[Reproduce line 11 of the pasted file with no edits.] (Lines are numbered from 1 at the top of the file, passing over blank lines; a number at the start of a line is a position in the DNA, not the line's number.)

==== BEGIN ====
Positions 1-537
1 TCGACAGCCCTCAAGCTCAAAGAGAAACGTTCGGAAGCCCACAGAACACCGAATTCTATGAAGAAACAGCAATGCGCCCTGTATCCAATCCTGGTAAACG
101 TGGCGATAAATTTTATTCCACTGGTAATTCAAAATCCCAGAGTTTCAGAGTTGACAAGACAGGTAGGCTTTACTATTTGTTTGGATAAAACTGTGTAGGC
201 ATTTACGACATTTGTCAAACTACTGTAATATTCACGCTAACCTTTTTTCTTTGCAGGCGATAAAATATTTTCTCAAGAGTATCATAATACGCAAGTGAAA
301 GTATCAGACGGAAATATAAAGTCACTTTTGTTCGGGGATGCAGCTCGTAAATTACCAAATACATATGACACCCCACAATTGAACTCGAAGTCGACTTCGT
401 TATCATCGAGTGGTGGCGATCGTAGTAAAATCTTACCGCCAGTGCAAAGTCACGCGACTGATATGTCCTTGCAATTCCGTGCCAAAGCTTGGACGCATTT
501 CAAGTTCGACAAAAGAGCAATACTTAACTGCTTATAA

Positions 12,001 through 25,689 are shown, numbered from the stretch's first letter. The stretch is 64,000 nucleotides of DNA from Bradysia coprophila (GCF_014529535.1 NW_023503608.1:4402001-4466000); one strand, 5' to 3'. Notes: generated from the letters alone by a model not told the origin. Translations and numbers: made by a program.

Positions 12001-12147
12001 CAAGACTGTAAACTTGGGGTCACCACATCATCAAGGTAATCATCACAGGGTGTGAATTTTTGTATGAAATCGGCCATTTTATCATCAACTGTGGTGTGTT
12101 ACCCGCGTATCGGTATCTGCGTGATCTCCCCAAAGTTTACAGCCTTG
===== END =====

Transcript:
12101 ACCCGCGTATCGGTATCTGCGTGATCTCCCCAAAGTTTACAGCCTTG